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Scoop: House AI working group details

Feb 15, 2024
Illustration of a US Capitol dome made out of binary code.

Illustration: Brendan Lynch/Axios

A House AI working group designed to collaborate with the Senate and pass legislation will be announced within days, its new chair Rep. Jay Obernolte told Axios.

Why it matters: Differences between Senate and House approaches to tech issues (think privacy) have gotten in the way of passing legislation — so the new working group could help iron out any problems.

State of play: Rep. Ted Lieu will be co-chair of the working group. His office did not respond to a request for comment.

  • The final roster hasn't been decided, but there will be between 10-12 lawmakers from each side in the group.
  • House Speaker Mike Johnson and Minority Leader Hakeem Jeffries are involved in forming the group.
  • AI Caucus co-chair Anna Eshoo told Axios she has expressed interest in joining the group. Rep. Darrell Issa said he is a part of it.

What they're saying: "We're going to be charged with crafting a regulatory framework for artificial intelligence and unifying that with the Senate in hopefully a form that can be passed by both chambers and signed into law," Obernolte said.

  • "We will create legislation, we will introduce it and then it'll go through the normal legislative process."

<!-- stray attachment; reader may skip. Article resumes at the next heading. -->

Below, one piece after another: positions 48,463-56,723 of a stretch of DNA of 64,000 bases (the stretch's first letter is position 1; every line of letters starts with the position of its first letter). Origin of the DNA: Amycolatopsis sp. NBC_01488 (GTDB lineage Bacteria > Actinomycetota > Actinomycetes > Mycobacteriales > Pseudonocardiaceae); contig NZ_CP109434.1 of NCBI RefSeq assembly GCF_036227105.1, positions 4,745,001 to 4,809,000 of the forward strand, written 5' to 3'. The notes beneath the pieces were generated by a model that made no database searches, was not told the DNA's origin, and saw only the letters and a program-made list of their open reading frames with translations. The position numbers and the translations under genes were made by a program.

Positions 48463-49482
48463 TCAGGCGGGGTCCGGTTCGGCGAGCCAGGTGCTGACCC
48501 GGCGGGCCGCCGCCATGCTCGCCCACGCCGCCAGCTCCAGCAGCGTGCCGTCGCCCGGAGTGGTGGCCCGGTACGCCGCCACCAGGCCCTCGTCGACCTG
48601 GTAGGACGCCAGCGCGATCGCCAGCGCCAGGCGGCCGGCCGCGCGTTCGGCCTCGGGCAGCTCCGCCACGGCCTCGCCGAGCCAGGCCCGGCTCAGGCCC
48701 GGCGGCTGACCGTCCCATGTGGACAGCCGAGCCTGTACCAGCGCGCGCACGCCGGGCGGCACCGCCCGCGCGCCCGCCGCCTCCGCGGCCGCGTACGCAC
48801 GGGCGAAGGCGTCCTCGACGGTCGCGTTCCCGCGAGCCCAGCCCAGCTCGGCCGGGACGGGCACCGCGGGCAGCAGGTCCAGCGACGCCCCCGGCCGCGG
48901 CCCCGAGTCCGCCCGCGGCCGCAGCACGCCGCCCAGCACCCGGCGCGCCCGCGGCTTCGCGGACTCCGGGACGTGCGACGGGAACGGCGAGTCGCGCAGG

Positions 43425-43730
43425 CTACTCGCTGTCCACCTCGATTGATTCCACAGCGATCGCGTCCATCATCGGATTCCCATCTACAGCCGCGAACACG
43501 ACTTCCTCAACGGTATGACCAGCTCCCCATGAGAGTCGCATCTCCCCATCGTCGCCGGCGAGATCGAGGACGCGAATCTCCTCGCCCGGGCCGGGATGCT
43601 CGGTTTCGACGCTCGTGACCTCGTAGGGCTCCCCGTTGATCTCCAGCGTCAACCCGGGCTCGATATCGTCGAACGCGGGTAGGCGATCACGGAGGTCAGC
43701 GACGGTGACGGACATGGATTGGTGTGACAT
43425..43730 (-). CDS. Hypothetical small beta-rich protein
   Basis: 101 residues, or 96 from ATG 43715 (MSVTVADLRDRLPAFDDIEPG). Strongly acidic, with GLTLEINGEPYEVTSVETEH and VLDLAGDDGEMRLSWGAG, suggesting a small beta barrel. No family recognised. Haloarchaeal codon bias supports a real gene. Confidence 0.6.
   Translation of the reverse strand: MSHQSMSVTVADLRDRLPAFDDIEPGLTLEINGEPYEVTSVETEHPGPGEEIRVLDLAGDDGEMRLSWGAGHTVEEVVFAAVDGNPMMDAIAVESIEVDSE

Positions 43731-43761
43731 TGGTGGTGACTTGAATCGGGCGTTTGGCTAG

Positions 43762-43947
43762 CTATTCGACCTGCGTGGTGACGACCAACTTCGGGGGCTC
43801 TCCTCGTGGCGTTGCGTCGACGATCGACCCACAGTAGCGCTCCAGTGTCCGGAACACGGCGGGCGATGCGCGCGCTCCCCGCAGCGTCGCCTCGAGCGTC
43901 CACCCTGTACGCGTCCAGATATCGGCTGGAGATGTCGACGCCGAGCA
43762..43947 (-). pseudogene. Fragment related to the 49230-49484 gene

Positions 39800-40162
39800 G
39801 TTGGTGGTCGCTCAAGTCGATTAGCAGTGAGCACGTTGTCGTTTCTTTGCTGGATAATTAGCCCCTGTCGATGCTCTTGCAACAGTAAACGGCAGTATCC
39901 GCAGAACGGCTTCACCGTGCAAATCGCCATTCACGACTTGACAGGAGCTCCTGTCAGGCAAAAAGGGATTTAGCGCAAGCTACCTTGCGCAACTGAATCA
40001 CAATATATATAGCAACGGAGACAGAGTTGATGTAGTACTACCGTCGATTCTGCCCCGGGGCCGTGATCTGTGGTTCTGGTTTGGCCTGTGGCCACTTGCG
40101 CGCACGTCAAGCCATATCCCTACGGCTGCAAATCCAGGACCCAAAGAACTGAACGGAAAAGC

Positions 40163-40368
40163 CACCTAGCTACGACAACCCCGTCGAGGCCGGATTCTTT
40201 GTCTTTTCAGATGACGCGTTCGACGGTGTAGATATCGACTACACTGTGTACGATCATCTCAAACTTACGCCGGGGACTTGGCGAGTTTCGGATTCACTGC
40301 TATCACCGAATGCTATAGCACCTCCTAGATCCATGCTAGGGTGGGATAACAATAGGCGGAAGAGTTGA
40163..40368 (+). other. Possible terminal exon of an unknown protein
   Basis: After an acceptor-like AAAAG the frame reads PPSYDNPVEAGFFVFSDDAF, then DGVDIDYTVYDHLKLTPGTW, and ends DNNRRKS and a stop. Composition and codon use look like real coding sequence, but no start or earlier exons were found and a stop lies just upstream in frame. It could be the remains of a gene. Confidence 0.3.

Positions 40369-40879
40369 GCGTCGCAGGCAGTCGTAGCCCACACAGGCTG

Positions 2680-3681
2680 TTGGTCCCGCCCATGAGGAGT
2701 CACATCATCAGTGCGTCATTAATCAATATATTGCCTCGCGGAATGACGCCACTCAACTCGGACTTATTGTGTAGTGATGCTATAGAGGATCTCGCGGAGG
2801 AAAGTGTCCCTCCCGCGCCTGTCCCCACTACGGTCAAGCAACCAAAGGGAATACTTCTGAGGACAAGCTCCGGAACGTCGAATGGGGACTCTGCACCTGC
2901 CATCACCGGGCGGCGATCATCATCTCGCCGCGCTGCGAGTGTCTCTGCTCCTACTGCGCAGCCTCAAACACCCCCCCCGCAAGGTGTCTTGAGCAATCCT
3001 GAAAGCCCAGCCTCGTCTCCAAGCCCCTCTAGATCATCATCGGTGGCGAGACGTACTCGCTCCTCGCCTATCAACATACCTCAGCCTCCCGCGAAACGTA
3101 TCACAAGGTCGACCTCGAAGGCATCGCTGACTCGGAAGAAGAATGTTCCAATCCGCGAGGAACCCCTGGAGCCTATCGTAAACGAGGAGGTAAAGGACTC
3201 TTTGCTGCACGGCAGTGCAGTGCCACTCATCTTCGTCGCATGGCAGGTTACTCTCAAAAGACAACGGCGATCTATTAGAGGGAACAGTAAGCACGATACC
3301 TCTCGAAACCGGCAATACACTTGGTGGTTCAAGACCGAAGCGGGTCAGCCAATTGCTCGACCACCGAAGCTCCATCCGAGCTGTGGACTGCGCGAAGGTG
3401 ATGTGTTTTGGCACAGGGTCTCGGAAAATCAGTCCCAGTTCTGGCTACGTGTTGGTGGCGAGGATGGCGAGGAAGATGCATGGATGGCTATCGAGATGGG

The framework will encompass a variety of AI issues from workforce to copyright.

  • Obernolte: "All of the above. There are a lot of different aspects to the job of regulating AI. And we're hoping to get our arms around all of them."
  • Issa said the goal for the working group is not to do the work committees are already doing in terms of learning about the technology, "it's to bring together all of it so that it can be looked at in a whole of Congress basis."

What's next: Obernolte said it's going to take a long time to get the work done.

  • "Obviously this is not the work of just a few months, this is going to be the work of years and years. But it's important that we get started. I think we're behind."

The bottom line: Emphasizing coordination between chambers from the jump will be key to getting legislation signed into law, though Obernolte's timeline of several years may not sit well with lawmakers who feel more immediate action is needed.

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